Discovering you're a victim of identity theft can quickly turn a vacation idyll into a bad trip. In the United States, more than 16 million people become victims of identity theft each year, and international travelers are nearly three times more likely to experience ID fraud.
You may be at special risk when you travel because you're not checking financial accounts, mail, email or bills as regularly as you would at home so you may not catch discrepancies as quickly.
For the Record
May 27, 5:35 p.m.: This article said the cost of Experian's ProtectMyID program is $19.95 a month. It's $15.95 a month or $159.95 a year.
And because you're probably not carrying statement histories or account numbers and phone numbers, you may not have immediate access to the info you need to resolve fraud.
Not to heap on the bad news, but the longer you wait, the greater the damage.
That depends. Before buying another plan, check your homeowner's or renter's insurance to see what coverage your policy may offer, said Janet Ruiz, the California representative for the Insurance Information Institute, a consumer education organization.
You may be able to add coverage that restores your identity and credit, Ruiz said.
As you evaluate what, if any, plan is right for you, here are some questions you should ask:
What does a policy cost? For individual plans, Trusted ID costs about $110 a year; ProtectMyID from Experian costs $19.95 a month; LifeLock offers plans for $99 to $297 a year. Some companies allow you to pay one sum for an annual plan or in monthly installments.
What is covered? Not every policy automatically includes monitoring of suspicious use of all identifications, which can vary from your Medicare identification number to your bank, credit and securities accounts.
Are there restrictions on any of the reimbursements? For instance, LifeLock offers travel assistance and repays reasonable additional expenses no matter where the theft happens, but it does not cover income lost in the restoration of your identity if you're self-employed.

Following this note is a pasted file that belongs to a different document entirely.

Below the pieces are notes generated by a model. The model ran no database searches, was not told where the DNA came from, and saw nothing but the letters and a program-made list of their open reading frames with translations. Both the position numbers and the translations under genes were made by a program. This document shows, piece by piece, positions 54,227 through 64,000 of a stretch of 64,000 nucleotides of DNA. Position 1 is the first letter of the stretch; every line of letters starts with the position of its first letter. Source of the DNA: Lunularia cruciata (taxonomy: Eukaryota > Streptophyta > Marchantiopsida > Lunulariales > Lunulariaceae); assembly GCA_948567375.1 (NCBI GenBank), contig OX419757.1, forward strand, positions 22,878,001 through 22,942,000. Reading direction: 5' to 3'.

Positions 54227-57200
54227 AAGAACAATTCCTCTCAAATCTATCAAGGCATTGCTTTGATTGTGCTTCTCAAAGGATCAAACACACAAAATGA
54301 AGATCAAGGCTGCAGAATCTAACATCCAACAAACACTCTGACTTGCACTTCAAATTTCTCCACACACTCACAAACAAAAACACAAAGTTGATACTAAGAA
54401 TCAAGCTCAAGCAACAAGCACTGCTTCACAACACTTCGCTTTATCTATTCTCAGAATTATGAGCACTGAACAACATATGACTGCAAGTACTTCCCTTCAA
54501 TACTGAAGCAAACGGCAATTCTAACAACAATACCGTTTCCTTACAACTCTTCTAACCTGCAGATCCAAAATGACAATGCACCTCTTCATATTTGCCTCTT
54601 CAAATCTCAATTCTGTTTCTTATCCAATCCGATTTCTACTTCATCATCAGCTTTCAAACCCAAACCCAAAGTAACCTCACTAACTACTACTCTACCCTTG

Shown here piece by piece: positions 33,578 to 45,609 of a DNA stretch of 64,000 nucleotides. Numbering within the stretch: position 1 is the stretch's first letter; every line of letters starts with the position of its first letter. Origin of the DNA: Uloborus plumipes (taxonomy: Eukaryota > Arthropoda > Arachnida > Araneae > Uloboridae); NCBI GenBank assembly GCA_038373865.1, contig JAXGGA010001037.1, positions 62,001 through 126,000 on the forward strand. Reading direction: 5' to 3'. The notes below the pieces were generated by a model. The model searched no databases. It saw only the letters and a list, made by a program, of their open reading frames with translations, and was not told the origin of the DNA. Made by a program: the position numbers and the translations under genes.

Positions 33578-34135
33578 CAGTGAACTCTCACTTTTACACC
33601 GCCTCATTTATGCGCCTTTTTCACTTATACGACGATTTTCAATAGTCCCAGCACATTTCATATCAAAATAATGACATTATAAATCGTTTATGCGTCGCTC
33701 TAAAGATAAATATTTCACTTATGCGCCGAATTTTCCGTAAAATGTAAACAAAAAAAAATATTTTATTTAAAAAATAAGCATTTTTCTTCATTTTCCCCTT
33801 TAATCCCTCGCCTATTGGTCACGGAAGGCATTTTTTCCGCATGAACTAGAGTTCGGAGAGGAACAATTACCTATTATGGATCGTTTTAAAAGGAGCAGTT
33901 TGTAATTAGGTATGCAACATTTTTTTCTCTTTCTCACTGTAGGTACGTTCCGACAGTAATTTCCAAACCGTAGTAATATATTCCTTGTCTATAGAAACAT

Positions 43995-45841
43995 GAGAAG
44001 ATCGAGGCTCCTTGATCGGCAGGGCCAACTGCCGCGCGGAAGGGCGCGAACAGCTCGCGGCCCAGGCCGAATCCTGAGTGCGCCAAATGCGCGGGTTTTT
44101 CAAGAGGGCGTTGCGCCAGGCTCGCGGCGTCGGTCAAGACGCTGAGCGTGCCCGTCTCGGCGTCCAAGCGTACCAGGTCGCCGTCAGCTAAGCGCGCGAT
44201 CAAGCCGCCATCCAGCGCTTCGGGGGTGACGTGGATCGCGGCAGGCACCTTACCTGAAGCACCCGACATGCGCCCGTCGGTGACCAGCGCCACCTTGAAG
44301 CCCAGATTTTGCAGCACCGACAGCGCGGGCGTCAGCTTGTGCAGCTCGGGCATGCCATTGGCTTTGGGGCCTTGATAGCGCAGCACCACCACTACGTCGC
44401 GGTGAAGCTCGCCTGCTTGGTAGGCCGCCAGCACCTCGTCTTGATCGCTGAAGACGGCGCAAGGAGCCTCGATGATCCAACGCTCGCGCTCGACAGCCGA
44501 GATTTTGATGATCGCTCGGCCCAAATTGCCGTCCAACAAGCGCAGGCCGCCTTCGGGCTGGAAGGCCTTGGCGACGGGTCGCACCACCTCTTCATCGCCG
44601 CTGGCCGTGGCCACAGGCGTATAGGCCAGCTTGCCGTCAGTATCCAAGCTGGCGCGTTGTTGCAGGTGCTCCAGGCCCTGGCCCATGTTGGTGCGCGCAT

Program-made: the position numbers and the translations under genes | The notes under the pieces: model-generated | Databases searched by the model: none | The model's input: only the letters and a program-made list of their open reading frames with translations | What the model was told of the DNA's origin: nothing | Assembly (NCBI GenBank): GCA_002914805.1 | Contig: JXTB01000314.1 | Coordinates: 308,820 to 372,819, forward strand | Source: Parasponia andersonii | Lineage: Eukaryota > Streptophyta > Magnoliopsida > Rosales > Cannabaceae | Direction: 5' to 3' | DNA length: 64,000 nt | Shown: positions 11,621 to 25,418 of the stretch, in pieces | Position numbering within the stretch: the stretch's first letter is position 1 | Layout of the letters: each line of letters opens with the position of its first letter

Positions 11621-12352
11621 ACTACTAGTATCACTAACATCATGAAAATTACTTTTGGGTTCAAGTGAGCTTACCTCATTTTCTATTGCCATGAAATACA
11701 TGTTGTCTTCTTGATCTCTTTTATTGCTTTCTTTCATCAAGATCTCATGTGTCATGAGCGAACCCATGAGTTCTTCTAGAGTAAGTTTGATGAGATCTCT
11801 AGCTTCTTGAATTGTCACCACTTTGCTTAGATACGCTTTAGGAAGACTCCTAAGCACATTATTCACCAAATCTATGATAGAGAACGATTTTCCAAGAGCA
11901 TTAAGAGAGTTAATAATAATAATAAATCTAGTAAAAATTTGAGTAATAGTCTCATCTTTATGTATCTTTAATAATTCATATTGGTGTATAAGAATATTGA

Does the company investigate where your personal information is going? Services can check reports daily, monitor the black market, court records or even wireless accounts to protect and restore the integrity of your personal data.
"If you have the ability to buy ID theft protection, be sure it offers active monitoring and some insurance with it," said Becky Frost, consumer education manager for Experian's ProtectMyID. Insurance can cover unauthorized electronic fund transfers, lost wages, private investigator costs and some legal fees, for example. (Federal law already limits losses from lost or stolen credit, ATM or debit cards.)
Does it offer insurance protection? Insurance protection can cover costs incurred to restore your identity, such as travel expenses, child or elder care or fees to obtain new ID cards, notarize documents or order medical reports.
Is the site self-help, or will an agent help you? Ideally you want a combination of the two.
You can also play a role in keeping your information safe. Vacationers may be tipping off criminals, said Paige Hanson, educational programs manager for LifeLock.
"More than half of international travelers are using geo-location services to share their location, a behavior correlated with the risk of identity fraud," she said. "Broadcasting your whereabouts lets people know that you may not be paying attention to financial accounts or an empty home."
Before you travel, sign up for free fraud alerts from your credit card companies and banks, and afterward, request your annual free credit reports from Experian, TransUnion or Equifax at http://www.annualcreditreport.com.
The Federal Trade Commission website (www.identitytheft.gov) and many credit card companies offer ideas on handling identity fraud. Print it out and tuck in your suitcase or carry on a flash drive. (Don't include your credit card info, of course, unless the information is in code or encrypted.) Consider it a talisman.